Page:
In an illustration created more than 175 years after master engravers Albrecht Durer and Lucas van Lyden were active artists, Caspar’s print is an excellent example of the subtle values (a range from black to white) that can be achieved with simply a burin, copper plate, ink, and paper. An actual continuous gradation of tone (as in a photograph or ink wash) is not a technique that is inherent in the engraving process. To make gray tones an artist must place lines close together in a technique called hatching. In the architecture directly above Nathan’s head, the simple “parallel hatching” produces a light gray value. At the very bottom of the print the dark area is rendered in “crosshatching.” The fine parallel lines are engraved horizontally and then crossed by lines in the opposite direction. Areas that are crosshatched carry more ink and produce a darker value in the print. Through skillful use of hatching, Caspar is able to control the lightness and darkness throughout this illustration.

Jan Luiken completed more than 3,200 works and his son Caspar produced over a 1000 engravings; all in exquisite detail. Yet today the name, Luiken, seldom appears in art history books. It is unfortunate that today’s critics and art historians tend to value art that is on a wall or a pedestal more than they do small prints made for an audience that appreciates the intimacy of a book.

[A brief description of the engraving process is given in the note following the Art Commentary for: “David Playing the Harp before Saul | Art for B Proper 7.”]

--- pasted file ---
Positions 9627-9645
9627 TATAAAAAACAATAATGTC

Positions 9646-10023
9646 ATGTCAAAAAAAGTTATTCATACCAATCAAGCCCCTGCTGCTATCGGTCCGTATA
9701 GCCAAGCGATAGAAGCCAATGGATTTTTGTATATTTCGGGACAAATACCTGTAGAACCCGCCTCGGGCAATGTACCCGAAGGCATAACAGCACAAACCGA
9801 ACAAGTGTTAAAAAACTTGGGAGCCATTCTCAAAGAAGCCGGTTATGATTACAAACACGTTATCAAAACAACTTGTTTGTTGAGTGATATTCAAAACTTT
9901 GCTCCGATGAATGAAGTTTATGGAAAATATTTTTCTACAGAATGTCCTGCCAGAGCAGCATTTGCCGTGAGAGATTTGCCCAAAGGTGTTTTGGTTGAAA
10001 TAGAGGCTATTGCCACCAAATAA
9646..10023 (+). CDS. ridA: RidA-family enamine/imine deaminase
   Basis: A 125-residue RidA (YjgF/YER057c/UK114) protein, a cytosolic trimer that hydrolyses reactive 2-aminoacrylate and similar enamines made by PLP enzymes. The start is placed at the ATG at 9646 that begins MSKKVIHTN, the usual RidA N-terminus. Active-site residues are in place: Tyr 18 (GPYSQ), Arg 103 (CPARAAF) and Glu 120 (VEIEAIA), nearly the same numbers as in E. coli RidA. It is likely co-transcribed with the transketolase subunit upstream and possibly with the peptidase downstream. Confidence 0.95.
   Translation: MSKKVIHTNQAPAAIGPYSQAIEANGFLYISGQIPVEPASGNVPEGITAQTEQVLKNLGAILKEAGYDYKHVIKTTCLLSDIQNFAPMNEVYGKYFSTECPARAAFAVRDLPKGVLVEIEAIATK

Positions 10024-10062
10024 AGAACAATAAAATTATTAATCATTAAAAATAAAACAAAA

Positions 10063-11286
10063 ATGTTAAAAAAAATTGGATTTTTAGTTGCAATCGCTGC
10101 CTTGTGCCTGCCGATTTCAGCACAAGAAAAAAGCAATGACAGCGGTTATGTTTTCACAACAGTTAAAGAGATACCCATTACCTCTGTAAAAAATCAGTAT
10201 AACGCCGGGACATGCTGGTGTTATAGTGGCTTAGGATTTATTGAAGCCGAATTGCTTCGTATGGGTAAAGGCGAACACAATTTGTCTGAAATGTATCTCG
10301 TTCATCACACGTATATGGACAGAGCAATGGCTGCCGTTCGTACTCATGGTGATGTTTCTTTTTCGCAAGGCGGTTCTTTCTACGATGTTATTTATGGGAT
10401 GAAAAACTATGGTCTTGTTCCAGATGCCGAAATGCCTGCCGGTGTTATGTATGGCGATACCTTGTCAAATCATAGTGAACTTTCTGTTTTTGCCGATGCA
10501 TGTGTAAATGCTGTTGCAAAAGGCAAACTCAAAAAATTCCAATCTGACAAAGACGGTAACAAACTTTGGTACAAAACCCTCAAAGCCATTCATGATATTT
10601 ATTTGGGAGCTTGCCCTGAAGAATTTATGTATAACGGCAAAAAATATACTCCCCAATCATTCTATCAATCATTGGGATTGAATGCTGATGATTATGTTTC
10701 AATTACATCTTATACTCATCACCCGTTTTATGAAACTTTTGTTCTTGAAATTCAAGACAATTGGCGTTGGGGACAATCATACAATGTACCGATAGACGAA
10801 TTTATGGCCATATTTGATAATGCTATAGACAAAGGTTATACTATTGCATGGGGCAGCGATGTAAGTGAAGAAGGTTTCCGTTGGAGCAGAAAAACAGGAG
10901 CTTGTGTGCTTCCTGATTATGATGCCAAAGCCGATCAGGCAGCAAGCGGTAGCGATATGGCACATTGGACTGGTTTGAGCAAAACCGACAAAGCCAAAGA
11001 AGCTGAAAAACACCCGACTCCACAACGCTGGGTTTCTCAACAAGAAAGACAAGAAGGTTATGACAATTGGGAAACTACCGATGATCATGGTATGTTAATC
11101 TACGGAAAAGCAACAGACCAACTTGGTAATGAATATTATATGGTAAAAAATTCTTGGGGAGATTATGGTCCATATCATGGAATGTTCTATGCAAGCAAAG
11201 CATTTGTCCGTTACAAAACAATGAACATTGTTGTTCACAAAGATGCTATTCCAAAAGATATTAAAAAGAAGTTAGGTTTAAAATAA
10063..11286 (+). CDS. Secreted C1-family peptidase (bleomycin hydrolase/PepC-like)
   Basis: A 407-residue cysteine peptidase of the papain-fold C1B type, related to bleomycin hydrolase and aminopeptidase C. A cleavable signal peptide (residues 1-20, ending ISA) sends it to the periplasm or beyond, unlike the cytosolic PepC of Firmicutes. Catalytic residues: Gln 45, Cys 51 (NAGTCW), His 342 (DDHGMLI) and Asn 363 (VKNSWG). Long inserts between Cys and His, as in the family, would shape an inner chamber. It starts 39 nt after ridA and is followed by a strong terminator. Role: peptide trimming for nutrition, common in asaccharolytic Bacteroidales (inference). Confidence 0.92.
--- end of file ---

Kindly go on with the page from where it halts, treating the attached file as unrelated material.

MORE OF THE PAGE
______________

© 2012 Hovak Najarian

Multiplication of the Loaves and Fishes | Art for A Proper 13

Matthew 14:16 Jesus said to them, “They need not go away; you give them something to eat.”

Multiplication of the Loaves and Fishes

Multiplication of the Loaves and Fishes
1536
 Drawing, black chalk and white on prepared paper, 217 x 335 mm
 Galleria degli Uffizi, Florence
Click image for more information.
Click fo artist bio.

B Proper 13, Art for August 5, 2012

LUIKEN, Caspar (Dutch, 1672-1708)
Click to explore other works by this artist.

Artwork: Nathan rebukes David for his adultery
Artist: LUIKEN, Caspar (Dutch, 1672-1708)
Date: Published 1712
Technique: Copper engraving
Click to open Biblical Art commentary page. Click ‘IMAGE’ link for large view.

Related art commentary by Hovak Najarian.

Nathan Rebukes David for His Adultery, Published in 1712, Copper Engraving, Caspar Luiken (1672-1708)

Commentary by Hovak Najarian

Related post B Proper 13, Art for August 5, 2012

At the time Caspar Luiken was born, Amsterdam was still aglow from its golden age of art and commerce. During those years it was the wealthiest city in Europe and an important center for the arts. His father, Jan Luiken, was a contemporary of Rembrandt and Franz Hals during their latter years and was a very successful illustrator and publisher. This was a time before photographs were known; a time when highly skilled engravers such as Jan and his son Caspar filled a need for images used in publications. Caspar learned engraving from his father and it was hoped he would carry on the family business but after working with him initially, he went to Germany to be on his own. Six years later he returned to help financially support his father but then died at the age of thirty-six. A book of Caspar’s engravings of Old Testament events, including Nathan Rebukes David for his Adultery, was published posthumously.